Well, you just can't believe everything you read on a blog, can you! It turns out that there was an even earlier train that stopped at the new halt - see below. There's always someone out there who knows better.
Today was a fairly grim day, with just 6 degrees on the thermometer, and a steady, cold, drizzle announced. Unexpectedly for a BBC weather forcast, this was true as well. We spent the first half hour or so cooped up in the container, with Paul feeling miserable as there were only a handful of volunteers. However, a full complement did eventually turn up - 10 people - and the latecomers coyly admitted to difficulties with getting out of bed with these increasingly dark mornings. It's true, it is dark, the car headlights are on, the windscreen wipers are going....
Doughnuts were off the menu today, as not ready when Paul passd the shop, but he was nonethless armed with several chocolate Yule logs, which were an honourable substitute.
After a while, Jim G ventured out of the door and announced brightly that 'Look, it's not black any more, it's only grey!' and with this degree of enthusiasm we couldn't just stay sitting there, so to a man we rose and followed him out there.
Eventually Tim joined us, and was told where to start work by Paul 'I'm not the boss around here, he is', who nonetheless gives a passable impression thereof. Later on he was heard to inveigle Neal into laying down a few bricks:
Paul: 'Aren't you laying bricks today, Neal?'
Neal: 'Er, no........'
Paul, unperturbed: 'OK, you can start over here'
You can see the various brick laying teams in this picture, broadly speaking engaged at the two ends, as the middle has largly been completed to full corbelling height already.
You can't see the Cotswold edge, as it's covered in low cloud.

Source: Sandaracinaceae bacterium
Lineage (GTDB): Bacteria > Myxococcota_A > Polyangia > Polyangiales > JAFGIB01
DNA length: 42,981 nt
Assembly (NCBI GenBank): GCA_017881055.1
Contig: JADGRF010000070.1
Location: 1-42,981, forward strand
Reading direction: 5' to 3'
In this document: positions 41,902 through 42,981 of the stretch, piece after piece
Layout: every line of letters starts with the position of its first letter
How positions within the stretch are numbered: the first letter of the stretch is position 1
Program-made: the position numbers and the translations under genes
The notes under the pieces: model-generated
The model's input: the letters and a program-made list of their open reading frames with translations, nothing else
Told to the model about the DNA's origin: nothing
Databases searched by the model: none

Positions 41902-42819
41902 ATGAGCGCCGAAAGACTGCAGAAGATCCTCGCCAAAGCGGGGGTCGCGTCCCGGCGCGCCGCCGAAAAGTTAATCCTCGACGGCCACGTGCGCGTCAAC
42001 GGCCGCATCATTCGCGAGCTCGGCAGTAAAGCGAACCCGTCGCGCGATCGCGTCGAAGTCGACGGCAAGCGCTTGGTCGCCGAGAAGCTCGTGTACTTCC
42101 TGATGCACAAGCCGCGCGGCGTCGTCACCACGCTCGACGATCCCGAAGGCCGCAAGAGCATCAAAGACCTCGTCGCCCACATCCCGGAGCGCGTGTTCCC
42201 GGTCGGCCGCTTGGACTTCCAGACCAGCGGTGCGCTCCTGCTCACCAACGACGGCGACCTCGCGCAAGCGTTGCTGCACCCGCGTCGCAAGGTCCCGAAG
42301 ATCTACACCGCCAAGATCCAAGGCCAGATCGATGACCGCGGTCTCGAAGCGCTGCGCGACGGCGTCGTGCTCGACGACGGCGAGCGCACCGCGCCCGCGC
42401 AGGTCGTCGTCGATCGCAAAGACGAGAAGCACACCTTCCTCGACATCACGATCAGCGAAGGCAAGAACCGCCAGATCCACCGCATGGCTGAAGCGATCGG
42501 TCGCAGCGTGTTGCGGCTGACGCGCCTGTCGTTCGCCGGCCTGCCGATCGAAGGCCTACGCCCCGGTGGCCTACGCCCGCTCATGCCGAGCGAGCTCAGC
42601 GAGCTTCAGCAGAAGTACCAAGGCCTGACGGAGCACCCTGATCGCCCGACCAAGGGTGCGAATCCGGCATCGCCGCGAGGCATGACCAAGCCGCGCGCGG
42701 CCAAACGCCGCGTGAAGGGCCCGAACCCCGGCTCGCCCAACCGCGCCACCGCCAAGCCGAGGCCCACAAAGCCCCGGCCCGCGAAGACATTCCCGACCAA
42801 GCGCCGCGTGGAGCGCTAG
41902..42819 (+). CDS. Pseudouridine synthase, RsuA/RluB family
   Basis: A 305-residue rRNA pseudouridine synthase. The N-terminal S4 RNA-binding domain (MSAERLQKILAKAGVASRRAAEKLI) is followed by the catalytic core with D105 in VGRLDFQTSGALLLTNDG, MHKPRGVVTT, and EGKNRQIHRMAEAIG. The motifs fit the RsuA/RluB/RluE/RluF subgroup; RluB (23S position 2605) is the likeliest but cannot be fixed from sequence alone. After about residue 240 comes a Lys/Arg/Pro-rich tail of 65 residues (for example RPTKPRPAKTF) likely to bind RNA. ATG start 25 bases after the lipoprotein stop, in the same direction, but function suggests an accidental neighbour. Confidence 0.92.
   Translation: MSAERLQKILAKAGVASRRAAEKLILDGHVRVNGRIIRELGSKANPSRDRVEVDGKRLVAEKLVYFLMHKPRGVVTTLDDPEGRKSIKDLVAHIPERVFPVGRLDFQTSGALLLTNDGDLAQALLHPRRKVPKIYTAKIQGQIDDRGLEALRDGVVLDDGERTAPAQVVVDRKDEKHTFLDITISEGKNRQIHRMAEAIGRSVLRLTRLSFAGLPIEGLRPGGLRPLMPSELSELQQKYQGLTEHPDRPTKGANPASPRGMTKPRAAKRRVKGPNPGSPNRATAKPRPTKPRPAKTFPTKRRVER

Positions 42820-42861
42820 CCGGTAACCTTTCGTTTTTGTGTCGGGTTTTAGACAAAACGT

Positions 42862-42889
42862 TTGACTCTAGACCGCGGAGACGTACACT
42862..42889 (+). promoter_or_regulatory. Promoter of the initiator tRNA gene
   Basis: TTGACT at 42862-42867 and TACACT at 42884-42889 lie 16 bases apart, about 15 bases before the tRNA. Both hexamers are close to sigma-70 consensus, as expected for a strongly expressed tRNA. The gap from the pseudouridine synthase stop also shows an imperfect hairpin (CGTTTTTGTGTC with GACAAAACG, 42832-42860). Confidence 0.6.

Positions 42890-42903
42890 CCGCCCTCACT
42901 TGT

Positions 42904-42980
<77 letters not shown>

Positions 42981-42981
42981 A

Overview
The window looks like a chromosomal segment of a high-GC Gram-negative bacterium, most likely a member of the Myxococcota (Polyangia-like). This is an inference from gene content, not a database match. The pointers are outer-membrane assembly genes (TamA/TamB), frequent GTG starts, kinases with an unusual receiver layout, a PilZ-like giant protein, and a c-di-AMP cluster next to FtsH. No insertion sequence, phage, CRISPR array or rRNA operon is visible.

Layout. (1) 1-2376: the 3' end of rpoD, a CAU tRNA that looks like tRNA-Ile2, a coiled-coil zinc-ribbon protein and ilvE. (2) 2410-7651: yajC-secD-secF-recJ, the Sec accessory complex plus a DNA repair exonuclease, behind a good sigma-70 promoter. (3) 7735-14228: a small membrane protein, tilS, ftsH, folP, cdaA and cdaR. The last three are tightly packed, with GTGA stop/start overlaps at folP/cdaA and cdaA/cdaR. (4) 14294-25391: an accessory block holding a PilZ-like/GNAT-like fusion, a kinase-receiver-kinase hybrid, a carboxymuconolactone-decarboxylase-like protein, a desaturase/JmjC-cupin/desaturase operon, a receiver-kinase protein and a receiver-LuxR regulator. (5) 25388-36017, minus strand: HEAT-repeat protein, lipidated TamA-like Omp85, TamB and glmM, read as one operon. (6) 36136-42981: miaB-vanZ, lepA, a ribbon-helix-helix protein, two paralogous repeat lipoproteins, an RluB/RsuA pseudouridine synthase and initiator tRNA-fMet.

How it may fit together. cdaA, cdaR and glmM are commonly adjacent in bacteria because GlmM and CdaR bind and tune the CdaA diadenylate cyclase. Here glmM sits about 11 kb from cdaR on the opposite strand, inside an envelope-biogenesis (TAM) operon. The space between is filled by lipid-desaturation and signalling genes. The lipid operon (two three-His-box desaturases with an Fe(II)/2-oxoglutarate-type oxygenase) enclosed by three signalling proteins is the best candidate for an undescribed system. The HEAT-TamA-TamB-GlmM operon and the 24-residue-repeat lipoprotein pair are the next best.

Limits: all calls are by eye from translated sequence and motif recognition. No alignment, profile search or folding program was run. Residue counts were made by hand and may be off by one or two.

Paul stayed until lunch time, then announced he had a to leave. We were saddened to hear this.
Paul: 'I have to go and see a nativity play'
A voice: 'That doesn't sound very exciting, why don't you stay here with us?'
Paul, sadly: 'Because if I did that, it wouldn't be the Turkey that went in the oven at home :-( '
At lunch time our friendly contractor Stevie turned up to inspect the site for some grading work he will do next week. We need to clean up the irregularities in the site from the 1960s demolition and earlier works, as well as dig out a suitable area for the concrete slab for the corrugated iron shelter.
We even had an unexpected visitor -
Winston Churchill !
Gosh. Unmistakeable with that cigar and hand gesture for victory.
Mr. Churchill puffed on his cigar and mused on the state of the nation
'We shall fight them at Didbrook' - didn't he say that?
John dropped in for a while and helped fill in the voids in a recently laid line of corbelling.
Later he went on to the Gardener's Arms, to prepare for the sumpteous meal that awaits the PWay gang on Wednesday. It's always very cosy, with live music and often a quiz at the end.
Earlier, he and Neal assembled the very last pieces of planking that were still missing on the front of the wall.
Here is Jim H helping Neal under what we presume was friendly fire - don't stick your head above the parapet!
- On the far left, the team is just covering up their work.
- In the middle, a sizeable stretch has already been completed with 3 courses of corbelling, and is ready for slabs (if we had a plant operator)
- Nearest to the camera, the first row of corbelling has been laid in 5 new bays.
All in all, we worked on 9 bays today, laid a course of bricks in each, and with 23 bricks in each bay, that gives about 200 bricks laid today. We think that is good progress, given the poor weather and the difficulty of laying bricks on a challenging surface.
So what's this about last week's 03 with slabs not being the first train to Hayles after all?
It turns out that the loco dept beat us to it, and as proof they sent us this picture:
They took the DMU out for a test run, and decided to stop at Hayles for a breather, and to stretch their legs.
And a fine photograph it made too. Well done, lads, and thanks for the exclusive!